Change is inevitable. As much as we don’t like changes, we can usually adapt to it. But if changes come unexpectedly, or quickly, or unfairly, or many changes occurring at once, it can be overwhelming. With the pandemic, we have all experienced sudden changes and disruptions to our way of life, leading to different kinds of losses. Schools and businesses are closed. Our original plans or routines now need to be abandoned or changed. Many people experience financial or job losses. Family and social gatherings, recreational activities, and community programs are stopped, leading to losses of some of our social connections and activities that usually support our wellbeing. Important rituals and milestones, from birthday and anniversary celebrations to marriages to yearly festivities, are all impacted. Psychologically, we are also losing a sense of safety, control, or freedom. Here are some tips to adapt to these changes and losses:
- Awareness of our reactions to losses: Acknowledge your feelings that come with unexpected changes and losses. Sadness, anger, anxiety, or frustration are very common and part of our normal reaction. Being aware of them and allowing room for them can help us cope with changes more effectively.
- Not getting stuck in our thoughts: When changes do occur, our minds tend to focus on the negative aspects of it. We may even see the future negatively – “I can never be happy again.” It is called “catastrophizing”. When we ruminate, thinking about our losses over and over again, it does not really help us move forward. It is helpful to challenge our thoughts to gain perspective. It is also helpful to mindfully accept our thoughts and feelings.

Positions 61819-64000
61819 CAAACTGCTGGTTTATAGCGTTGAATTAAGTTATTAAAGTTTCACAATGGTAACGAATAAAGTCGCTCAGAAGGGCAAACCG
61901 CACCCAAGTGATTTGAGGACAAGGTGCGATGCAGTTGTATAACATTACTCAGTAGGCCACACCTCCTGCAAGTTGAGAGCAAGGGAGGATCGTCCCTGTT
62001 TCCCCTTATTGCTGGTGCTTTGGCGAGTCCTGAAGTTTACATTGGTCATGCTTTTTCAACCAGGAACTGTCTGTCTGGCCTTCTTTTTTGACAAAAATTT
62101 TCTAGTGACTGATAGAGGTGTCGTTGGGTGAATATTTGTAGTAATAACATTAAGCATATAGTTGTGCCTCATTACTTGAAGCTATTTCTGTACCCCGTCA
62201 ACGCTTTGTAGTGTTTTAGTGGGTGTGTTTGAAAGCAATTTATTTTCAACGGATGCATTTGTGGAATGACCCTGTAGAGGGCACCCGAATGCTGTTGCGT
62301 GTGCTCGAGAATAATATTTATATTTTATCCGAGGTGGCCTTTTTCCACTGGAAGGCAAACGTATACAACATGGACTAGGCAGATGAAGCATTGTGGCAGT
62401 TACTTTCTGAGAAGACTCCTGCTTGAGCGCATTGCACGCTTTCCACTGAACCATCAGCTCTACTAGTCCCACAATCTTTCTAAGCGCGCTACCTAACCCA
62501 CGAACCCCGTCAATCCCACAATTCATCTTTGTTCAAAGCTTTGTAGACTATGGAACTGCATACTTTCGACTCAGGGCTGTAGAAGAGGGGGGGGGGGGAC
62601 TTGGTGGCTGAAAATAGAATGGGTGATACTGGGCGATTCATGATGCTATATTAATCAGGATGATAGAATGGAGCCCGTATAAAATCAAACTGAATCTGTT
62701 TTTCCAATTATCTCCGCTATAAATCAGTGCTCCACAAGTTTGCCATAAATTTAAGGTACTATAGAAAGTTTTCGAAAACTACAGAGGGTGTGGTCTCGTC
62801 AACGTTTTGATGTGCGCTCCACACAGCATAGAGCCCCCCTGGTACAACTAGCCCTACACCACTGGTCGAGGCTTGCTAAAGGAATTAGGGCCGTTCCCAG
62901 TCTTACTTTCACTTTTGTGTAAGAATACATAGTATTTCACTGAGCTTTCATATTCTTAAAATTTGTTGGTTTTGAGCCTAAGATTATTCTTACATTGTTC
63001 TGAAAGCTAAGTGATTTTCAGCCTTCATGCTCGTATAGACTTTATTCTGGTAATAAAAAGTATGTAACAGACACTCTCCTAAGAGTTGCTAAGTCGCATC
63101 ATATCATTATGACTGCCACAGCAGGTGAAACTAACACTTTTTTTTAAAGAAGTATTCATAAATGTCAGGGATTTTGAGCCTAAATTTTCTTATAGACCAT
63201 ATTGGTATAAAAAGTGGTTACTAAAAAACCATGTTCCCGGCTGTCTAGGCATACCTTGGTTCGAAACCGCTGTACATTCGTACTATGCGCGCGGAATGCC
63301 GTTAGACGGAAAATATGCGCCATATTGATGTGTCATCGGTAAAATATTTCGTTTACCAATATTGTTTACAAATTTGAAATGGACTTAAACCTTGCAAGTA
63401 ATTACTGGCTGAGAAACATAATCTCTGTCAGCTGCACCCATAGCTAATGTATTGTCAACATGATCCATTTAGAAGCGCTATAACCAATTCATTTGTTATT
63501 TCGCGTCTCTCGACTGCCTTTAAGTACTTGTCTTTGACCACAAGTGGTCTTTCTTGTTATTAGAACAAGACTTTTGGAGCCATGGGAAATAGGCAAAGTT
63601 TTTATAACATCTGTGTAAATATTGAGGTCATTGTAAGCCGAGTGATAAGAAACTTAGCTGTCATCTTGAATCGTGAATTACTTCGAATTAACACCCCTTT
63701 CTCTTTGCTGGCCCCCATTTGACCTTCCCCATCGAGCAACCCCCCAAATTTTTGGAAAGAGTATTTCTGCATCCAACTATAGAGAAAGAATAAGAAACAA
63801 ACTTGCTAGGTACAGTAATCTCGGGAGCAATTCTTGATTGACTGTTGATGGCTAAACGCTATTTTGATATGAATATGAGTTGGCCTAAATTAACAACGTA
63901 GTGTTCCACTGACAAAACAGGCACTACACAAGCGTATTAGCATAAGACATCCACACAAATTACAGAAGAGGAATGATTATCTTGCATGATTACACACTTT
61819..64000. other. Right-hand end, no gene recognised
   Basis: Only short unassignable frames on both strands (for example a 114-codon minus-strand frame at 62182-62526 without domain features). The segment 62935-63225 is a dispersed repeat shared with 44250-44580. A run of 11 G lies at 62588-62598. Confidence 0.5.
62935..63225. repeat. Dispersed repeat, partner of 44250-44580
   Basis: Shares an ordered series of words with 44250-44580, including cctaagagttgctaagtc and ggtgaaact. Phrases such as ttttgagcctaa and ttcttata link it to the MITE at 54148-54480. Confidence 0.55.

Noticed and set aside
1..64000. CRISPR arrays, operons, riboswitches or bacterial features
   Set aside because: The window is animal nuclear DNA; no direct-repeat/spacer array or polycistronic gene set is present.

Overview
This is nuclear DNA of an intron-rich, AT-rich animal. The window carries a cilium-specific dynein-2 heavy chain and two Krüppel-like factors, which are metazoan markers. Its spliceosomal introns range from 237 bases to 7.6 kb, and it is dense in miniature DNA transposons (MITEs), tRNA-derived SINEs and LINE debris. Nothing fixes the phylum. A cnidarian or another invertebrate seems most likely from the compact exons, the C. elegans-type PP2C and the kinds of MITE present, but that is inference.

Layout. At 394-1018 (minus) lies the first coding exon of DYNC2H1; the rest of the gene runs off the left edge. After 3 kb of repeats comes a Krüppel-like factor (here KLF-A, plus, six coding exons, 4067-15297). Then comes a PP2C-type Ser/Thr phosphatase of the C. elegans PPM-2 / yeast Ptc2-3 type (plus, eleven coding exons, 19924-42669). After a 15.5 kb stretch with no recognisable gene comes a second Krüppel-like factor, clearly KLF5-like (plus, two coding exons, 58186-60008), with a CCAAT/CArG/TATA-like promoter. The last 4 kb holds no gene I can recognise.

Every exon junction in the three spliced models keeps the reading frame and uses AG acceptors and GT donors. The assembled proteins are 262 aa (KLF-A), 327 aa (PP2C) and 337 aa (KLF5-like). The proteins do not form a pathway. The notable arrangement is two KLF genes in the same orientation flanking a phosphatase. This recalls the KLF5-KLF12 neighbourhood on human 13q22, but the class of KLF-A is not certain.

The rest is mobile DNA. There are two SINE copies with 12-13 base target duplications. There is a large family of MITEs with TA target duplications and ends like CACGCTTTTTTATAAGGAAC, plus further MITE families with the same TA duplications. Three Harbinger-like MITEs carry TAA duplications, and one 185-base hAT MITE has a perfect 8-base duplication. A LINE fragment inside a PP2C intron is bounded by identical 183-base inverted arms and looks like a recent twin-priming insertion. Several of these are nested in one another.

- Flexibly adapt to different situations: With an open attitude, try new ways of doing things, even if this is not “the usual” for you. Flexibility is the key. Maybe your basic routines, such as grocery shopping and banking, have changed. Maybe the roles and responsibilities within your family has changed. Maybe you are now pulled to do more childcare and teaching with your children than you are normally used to. Maybe your exercise routines have changed. Allow yourself time to get used to these changes, knowing that all of this feels strange in the beginning. This adaptation may also involve the use of the internet and new technology. For example, many religious services are going online. Some workout programs are available online for people at home to follow. You may even try out a virtual party with your friends.
- Ask for help: With changes and losses, do not feel you have to cope with it by doing it alone. Reach out to your friends, families, and the community. There are many community services. Try out our live-chat support line!
- Not everything has to change: Maintain a daily schedule for things that do not have to change, such as waking up at the same time each day and having the proper meals. A sense of structure and stability can help us focus our energy on the changes we have to make.
- Practice gratitude daily: As hard as it is to tolerate losses, we can be grateful for people and things that we still have in our lives. Do a Gratitude Diary. Write down 3 people or things that you are grateful for today and what they mean to you.
- Seize the opportunities for growth: It is often through the experience of changes and losses that we learn to stretch ourselves and grow. All experiences, whether positive or negative, can be a learning experience. Some people use this time to learn a new skill. Others use this time for personal reflection and spiritual growth. The new skills and perspectives you develop can help you not only with this present situation but are gifts that you can use in your lifetime.
- For major losses, such as losing a loved one, see section on grief.
For more thoughts on coping with disruptions and loss of “normalcy”, visit:
That Discomfort You’re Feeling Is Grief